Err, this is important (to me) for a whole host of reasons (instantly recognizable to the reader who’s been with me for about two days), but I can’t help but keep in the end, so excuse the language.
Times Online – Tate Modern’s prize exhibit: Dumb Britain, by Martin Samuel<br/> I wish I could have conjured up Ruth Kelly to witness the teenage school party rampaging through the gallery
We were at the Turner Prize exhibition, just the two of us, and a party of young teenage schoolchildren. No idea which school, but clearly local. It is no great shakes, the Turner Prize this year, four exhibits, one dull, one depressing, one disappointing, one borderline fraudulent, but that is hardly the point. The kids were meant to be making notes, expressing opinions, being the challenging vessels of independent thought and enthusiasm that appear in those government adverts imploring hard-up graduates to teach. You know the ones: funky music, bright-eyed smiling faces, lots of laughter and voice-over guff about the inspirational benefits of the job. And those cheeky, cheerful, children: “They tend to think what they think, not what they’re meant to think.”
Want to know what they thought at the Tate? They thought let’s make shadow penis puppets using the light of this installation, let’s shout, let’s swear, let’s charge about, let’s make no attempt to engage with anything in this room, including other members of society. Meanwhile, their teachers trod the sad route of many inner-city educators by sticking with the handful of pupils open-minded enough to want to learn, while letting the rest dig an intellectual grave. And then we came to the final room, the one in which visitors are asked for comments. The one in which I wanted Tony and Ruth to magically appear.
It was a work of art in its own way. Dumb Britain, 2005, by its citizens. Shit, said the first comment card. Very shit, said the next. And that was it, all the way along. Shit. Very shit. Very shit. Shit. Someone thought James Lambie was tripping. Which he is (although in the world of faeces-for-brains that deviation from the herd might later have earned a playground beating). And at that moment, surrounded by the deepest thoughts of our future generation, would it not have been wonderful to make the Prime Minister read the writing on the wall. What was that you said, Tony? Education, education, education. One word for you, old chum, and you are surrounded by it. The exam results lie. We are not producing wave upon wave of geniuses. A discarded notesheet told its semi-literate story, the basic rules of spelling entirely absent (“healthyer”, “rideing”), the work itself abandoned less than halfway through….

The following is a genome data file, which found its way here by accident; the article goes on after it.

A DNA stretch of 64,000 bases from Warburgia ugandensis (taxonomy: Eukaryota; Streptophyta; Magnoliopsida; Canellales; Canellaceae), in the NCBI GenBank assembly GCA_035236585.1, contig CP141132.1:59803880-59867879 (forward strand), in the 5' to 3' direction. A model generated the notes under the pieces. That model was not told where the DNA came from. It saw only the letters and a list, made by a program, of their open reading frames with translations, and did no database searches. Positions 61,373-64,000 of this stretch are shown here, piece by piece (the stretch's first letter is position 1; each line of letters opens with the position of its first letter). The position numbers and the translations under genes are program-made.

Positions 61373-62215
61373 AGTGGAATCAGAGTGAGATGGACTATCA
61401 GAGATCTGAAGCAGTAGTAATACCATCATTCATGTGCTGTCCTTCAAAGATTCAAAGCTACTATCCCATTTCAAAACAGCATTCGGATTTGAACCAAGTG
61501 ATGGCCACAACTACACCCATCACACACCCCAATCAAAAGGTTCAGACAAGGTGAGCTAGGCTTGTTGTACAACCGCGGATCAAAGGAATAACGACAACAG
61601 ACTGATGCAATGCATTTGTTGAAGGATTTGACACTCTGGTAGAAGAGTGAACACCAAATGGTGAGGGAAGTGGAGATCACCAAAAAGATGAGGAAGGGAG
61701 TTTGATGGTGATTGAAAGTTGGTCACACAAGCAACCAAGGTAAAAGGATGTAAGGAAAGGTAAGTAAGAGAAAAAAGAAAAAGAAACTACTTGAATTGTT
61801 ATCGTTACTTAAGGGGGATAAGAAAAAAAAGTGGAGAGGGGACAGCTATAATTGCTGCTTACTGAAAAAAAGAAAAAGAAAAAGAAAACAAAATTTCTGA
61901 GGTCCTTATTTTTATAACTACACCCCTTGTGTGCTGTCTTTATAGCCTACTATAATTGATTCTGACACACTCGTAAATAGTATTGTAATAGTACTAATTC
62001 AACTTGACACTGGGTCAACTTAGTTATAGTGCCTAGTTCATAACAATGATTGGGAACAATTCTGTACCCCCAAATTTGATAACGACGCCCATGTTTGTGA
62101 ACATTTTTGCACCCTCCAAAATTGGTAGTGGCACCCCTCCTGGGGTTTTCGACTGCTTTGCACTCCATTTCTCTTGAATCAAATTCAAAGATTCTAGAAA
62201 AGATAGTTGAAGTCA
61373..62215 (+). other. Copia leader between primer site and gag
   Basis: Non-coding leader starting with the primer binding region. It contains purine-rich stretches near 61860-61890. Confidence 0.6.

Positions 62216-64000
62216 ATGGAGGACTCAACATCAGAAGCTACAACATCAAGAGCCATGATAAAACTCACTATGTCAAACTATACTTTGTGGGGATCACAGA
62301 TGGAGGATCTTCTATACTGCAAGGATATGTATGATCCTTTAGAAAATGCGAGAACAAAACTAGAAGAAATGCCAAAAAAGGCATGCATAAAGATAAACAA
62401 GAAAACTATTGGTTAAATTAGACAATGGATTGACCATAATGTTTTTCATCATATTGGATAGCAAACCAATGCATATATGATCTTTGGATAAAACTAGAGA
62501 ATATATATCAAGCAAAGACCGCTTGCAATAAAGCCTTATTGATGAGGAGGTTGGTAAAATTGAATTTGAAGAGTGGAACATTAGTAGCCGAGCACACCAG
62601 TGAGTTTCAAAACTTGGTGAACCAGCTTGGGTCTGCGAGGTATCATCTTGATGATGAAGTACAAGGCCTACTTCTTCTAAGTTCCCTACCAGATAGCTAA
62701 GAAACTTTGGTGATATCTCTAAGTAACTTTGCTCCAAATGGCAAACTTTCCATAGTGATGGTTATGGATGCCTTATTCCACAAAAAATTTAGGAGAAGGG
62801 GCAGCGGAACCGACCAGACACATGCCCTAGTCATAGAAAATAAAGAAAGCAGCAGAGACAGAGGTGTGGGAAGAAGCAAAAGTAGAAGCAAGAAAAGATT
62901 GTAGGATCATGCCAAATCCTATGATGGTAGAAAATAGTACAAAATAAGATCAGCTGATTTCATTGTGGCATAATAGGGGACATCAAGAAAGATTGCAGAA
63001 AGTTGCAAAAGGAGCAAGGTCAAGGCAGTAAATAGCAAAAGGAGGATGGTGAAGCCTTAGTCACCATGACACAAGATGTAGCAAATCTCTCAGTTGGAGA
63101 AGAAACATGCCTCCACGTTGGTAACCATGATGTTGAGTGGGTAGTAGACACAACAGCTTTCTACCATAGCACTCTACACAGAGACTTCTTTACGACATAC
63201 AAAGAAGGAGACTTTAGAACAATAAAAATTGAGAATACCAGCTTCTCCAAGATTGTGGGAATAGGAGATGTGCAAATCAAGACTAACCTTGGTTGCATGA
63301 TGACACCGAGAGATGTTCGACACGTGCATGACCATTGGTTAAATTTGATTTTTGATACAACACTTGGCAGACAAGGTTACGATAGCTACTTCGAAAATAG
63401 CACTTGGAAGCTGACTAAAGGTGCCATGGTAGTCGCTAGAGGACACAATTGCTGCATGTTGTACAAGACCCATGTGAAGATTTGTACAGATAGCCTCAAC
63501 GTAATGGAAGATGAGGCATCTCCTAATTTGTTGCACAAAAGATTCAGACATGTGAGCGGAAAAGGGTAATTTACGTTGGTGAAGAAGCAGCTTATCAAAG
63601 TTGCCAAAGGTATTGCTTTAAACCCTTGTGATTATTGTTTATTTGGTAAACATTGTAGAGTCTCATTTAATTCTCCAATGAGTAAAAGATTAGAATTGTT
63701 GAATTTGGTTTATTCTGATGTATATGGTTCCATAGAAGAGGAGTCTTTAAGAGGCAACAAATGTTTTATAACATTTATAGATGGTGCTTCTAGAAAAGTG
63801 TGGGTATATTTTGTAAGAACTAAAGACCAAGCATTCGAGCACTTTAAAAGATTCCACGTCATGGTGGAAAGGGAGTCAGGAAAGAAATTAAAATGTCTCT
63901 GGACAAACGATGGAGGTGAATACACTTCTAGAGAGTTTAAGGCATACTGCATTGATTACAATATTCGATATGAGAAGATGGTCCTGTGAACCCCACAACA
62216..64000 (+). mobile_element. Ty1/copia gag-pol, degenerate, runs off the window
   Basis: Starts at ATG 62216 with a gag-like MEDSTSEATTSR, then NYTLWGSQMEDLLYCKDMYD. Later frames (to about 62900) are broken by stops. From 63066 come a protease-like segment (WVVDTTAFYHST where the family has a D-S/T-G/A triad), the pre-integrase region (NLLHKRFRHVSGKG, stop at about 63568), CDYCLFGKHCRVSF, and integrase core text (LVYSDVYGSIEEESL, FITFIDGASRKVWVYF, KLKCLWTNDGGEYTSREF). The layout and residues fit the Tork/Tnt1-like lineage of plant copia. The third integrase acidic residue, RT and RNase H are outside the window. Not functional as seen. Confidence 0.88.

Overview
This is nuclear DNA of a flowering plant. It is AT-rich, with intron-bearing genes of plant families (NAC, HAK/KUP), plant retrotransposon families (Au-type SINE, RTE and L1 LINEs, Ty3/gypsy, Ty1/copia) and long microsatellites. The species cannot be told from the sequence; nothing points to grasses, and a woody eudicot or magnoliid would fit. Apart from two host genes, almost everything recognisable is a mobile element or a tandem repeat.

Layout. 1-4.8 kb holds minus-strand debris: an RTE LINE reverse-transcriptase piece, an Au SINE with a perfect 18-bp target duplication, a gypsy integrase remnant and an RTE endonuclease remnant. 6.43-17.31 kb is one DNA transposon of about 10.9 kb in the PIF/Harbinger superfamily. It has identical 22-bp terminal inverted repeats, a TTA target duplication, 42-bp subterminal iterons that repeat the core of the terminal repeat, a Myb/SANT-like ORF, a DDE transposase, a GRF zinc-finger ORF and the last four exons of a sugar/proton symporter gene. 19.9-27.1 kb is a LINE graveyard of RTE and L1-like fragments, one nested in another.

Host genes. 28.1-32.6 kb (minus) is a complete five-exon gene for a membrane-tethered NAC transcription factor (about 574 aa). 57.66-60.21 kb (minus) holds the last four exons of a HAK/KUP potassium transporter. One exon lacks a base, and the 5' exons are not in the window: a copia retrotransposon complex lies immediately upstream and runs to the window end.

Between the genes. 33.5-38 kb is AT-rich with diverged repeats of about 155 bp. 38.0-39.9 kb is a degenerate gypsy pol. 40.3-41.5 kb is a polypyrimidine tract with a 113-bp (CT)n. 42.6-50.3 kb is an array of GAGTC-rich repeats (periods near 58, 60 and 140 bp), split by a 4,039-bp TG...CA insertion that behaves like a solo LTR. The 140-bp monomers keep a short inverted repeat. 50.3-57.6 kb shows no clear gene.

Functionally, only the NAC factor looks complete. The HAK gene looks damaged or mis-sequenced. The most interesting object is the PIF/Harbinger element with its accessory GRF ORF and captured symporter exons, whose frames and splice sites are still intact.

To produce one school-leaver with the literacy standards of an under-ten is unfortunate, to produce almost an entire class that cannot express itself beyond the rudimentary graffiti stage is shameful. Nobody has to like art, certainly nobody has to like the Turner Prize; but being able to encapsulate that opinion in something more than an abusive text message is important. Maybe these children were an unfortunate sample: a Village of the Damned Thick.
Yet the work of Professor David Jesson suggests that disproportionate stupidity does not happen. He tracked from the age of 11 to 16, the 37,500 brightest children in the country, of which 30,000 were in state schools. At 16, all 7,500 private school pupils had five GCSE grades A or A*, compared to 20,000 at state schools. Ten thousand children had gone missing academically. The old argument that a clever clogs will succeed anywhere is no longer true. Take 30 random children and there will be 30 random intellects, from mediocre to startling. That class at the Tate should have had a few bright sparks, a few right little bleeders and the bulk who might not know much about art, but knew enough to respect their environment.
In New York recently, at the Museum of Modern Art, a class of very young Americans joined the room gazing at Jackson Pollock’s Lavender Mist. They did so without running riot or making the place inhabitable. Only one was sharp enough to spot that the artist must have laid the canvas down and walked around it, but the rest were attentive enough to be taught, and receptive enough to want to learn. They looked like the idealised pupils in those teacher recruitment campaigns. So what does that say about standards in our schools? Shit? Very shit? Maybe you just had to be there.
That’s easily over half the article, but do read the whole thing.